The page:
Louisiana will join 25 states in a likely conga line to the U.S. Supreme Court after an appeals court ruling earlier this month in Atlanta that Congress overstepped its bounds by forcing U.S. citizens to purchase health insurance by 2014.
The Supreme Court appearance is likely because the recent ruling conflicts with a June appeals court decision in Ohio that the health-care law promoted by President Barack Obama is constitutional.
The law requires that the majority of Americans must purchase health insurance by 2014 or face a penalty from the federal government. The recent appeals court found that Congress cannot force the insurance requirement because the mandate cannot meet the legislative branch power to tax, since the enforcement tool is a penalty.
At issue is the commerce clause of the Constitution, which gives Congress the power “to regulate commerce with foreign nations and among several states, and with the Indian tribes.”
The states are arguing that the health-care law is an overreach of congressional power.
The safe money on the Supreme Court verdict is that the nine-member panel splits, leaving the matter in the hands of swing U.S. Supreme Court Justice Anthony Kennedy.
Kyle Duncan likes that scenario. Duncan is the appellate chief in the office of Louisiana Attorney General Buddy Caldwell, who was one of the original challengers to the law.
Kennedy has become the expert on the court when it comes to issues of federalism, Duncan said.
“The states are confident,” Duncan said. “We have a very good chance. It’s going to be a close one.”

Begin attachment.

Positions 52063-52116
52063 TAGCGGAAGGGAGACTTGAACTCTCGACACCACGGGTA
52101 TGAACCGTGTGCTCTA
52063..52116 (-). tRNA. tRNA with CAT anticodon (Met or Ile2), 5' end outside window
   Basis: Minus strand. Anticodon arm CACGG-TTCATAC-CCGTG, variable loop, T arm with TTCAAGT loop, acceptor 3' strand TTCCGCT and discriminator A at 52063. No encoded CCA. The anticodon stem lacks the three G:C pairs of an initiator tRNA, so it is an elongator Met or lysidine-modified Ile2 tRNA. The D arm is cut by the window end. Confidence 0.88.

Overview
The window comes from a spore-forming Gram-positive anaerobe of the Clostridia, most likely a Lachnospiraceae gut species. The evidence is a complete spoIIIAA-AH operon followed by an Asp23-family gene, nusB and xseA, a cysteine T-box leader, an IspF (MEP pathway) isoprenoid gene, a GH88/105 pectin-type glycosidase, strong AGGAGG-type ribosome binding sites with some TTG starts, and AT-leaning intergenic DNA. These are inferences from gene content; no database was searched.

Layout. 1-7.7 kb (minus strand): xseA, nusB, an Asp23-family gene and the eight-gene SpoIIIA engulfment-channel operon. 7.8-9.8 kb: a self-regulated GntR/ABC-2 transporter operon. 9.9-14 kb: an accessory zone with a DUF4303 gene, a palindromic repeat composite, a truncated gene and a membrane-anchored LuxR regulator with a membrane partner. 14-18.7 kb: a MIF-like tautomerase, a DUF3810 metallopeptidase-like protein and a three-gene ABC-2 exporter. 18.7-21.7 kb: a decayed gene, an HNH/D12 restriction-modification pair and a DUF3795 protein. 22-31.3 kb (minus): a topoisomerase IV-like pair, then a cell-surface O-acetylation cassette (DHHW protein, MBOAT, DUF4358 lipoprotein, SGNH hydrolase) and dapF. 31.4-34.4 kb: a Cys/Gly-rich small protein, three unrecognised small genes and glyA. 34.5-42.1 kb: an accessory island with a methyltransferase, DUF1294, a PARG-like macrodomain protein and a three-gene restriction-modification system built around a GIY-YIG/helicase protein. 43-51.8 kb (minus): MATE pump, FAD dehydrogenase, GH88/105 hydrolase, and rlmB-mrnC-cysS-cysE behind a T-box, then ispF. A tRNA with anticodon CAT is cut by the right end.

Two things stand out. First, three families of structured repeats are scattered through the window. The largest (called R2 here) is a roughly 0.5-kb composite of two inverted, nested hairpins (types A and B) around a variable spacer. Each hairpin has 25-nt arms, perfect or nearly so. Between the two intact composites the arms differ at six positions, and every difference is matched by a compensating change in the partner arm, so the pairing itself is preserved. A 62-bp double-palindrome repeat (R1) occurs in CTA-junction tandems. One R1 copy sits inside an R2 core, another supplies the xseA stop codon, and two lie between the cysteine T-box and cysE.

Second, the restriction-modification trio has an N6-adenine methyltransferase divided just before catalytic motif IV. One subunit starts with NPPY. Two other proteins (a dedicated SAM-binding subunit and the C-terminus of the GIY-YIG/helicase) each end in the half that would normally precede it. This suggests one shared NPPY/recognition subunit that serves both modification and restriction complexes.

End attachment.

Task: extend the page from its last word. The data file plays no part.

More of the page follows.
Carl Tobias disagrees. The law professor with a perch a few hours from Washington at the University of Richmond School of Law sees some of the justices crossing ideological lines, even staunch conservatives like Justice Antonin Scalia and Chief Justice John Roberts.
“They’ll uphold the constitutionality,” Tobias said. “I don’t think it’s going to be close, six to three.”
The Supreme Court has given Congress wider latitude on the clause since the panel struck down six of eight laws ranging from minimum wage to agriculture relief passed during Franklin Delano Roosevelt’s presidency, Tobias said.
The ruling earlier this month from the appeals court, however, struck down the commerce clause argument by the government. The divided three-member panel contends Congress can only regulate “activity” while the law penalizes citizens for “inactivity.”
That makes the case more unique than any other involving the commerce clause, said Roger McEowen at Iowa State University’s Center for Agricultural Law and Taxation.
“We’ve never had a commerce clause case about regulating inactivity,” said McEowen, who predicts a split majority ruling that the law is unconstitutional.
The appeals judges also determined that the Supreme Court has never ruled in a way to “allow Congress to dictate the financial decisions of Americans through economic mandate.”
In April, the Supreme Court rejected a call for an expedited appeal of a Virginia lawsuit against the health-care law. When the Supreme Court may take up the case is unknown, but the delay could cause states like Louisiana headaches, said Deborah Juneau, of the Baton Rouge law firm of Kean Miller LLP.
Juneau focuses on health-care law and said deadlines to meet some of the laws’ provisions are already approaching.
“What it’s going to do is leave everyone in a state of what do we do?” Juneau said. “It’s not like we can wait around for a Supreme Court ruling. There are deadlines coming.”
And the question remains over whether the court will rule on just parts of the law. The recent ruling just struck down the provision requiring citizens to buy insurance, not the whole law.
That provision is key, however, because it pays for the implementation of the remainder of the law.
“The problem is that it is such a juggling act on how all the moving parts work together,” Juneau said.
Gerard Shields is chief of The Advocate’s Washington bureau. His email address is GerardShields